When we connect the primary windings of two transformers to a common supply voltage and the secondary windings of both the transformers to a common load, this type of connection of transformer is said to be the parallel operation of transformers.
Reasons for parallel operation
The reasons for operating the transformers in parallel are as follows:
Single-phase transformers in parallel:
The diagram drawn below shows the circuit diagram of two transformers A and B connected in parallel.
a1 = turns ratio of transformer A
a2 = turns ratio of transformer B
ZA = equivalent impedance of transformer A referred to the secondary side.
ZB = equivalent impedance of transformer B referred to the secondary side.
ZL = load impedance across the secondary side.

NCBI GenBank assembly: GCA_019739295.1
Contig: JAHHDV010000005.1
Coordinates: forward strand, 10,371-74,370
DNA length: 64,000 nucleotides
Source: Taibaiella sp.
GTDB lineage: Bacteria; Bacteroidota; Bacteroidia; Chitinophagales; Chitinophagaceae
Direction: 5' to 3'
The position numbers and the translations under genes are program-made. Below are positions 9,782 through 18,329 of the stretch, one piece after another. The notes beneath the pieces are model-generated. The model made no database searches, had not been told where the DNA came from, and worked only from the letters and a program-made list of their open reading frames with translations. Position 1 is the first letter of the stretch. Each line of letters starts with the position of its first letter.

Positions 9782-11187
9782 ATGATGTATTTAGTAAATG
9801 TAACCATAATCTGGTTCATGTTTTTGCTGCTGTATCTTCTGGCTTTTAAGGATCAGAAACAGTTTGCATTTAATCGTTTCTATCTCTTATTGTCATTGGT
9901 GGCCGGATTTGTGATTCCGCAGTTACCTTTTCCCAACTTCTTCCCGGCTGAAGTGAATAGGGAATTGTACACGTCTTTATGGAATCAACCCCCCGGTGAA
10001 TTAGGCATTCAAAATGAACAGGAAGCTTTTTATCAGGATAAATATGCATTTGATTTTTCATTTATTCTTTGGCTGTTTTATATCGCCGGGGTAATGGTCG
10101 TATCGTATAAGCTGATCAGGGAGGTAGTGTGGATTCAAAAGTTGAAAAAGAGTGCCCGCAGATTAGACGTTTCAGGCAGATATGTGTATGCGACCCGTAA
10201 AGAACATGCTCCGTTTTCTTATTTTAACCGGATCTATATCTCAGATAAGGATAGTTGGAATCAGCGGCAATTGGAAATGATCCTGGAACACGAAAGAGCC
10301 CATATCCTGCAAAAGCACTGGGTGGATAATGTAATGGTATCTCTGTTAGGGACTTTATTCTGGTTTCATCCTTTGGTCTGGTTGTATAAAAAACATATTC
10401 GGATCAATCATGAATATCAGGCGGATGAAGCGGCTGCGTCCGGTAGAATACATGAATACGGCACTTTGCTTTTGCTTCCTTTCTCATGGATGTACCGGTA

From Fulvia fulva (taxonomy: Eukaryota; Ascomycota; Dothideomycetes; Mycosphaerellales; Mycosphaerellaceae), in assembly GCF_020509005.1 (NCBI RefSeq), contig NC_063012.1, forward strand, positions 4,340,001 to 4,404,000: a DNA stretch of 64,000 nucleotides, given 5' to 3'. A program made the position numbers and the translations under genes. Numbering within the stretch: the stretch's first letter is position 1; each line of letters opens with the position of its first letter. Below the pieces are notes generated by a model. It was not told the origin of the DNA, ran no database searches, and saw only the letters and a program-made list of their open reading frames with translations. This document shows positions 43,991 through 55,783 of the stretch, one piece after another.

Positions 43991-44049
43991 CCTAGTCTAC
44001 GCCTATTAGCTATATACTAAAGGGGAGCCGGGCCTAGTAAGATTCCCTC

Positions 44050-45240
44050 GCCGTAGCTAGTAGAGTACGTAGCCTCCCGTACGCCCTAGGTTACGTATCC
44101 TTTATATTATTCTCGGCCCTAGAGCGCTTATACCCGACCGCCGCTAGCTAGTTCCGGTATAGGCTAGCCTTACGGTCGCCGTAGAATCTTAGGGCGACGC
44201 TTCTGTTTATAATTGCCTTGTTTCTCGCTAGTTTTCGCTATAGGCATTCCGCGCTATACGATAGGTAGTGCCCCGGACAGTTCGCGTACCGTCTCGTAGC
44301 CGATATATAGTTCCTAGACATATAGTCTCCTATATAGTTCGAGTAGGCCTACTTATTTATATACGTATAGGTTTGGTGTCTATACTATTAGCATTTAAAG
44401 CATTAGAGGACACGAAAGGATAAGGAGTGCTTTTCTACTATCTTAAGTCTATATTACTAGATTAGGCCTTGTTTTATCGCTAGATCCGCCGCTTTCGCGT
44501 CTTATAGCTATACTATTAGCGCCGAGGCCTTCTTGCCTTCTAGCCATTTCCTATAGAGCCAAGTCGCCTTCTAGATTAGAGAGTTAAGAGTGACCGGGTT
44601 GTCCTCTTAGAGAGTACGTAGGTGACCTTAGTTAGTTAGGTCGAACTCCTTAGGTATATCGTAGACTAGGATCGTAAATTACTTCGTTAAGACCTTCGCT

IA = current supplied to the load by the secondary of transformer A.
IB = current supplied to the load by the secondary of transformer B.
VL = load secondary voltage.
IL = load current
Fig: Two single-phase transformers in parallel.
IA + IB = IL
By solving the above two equations, we get
Each of these currents has two components; the first component represents the transformer's share of the load current and the second component is a circulating current in the secondary windings.
Circulating currents have the following undesirable effects:
Conditions for parallel operation of Single-Phase transformers:
Three-phase transformers in parallel
The conditions for proper parallel operation of single-phase transformers are as follows:
The condition for the parallel operation of single phase and three phase transformer is the same but with the following additions: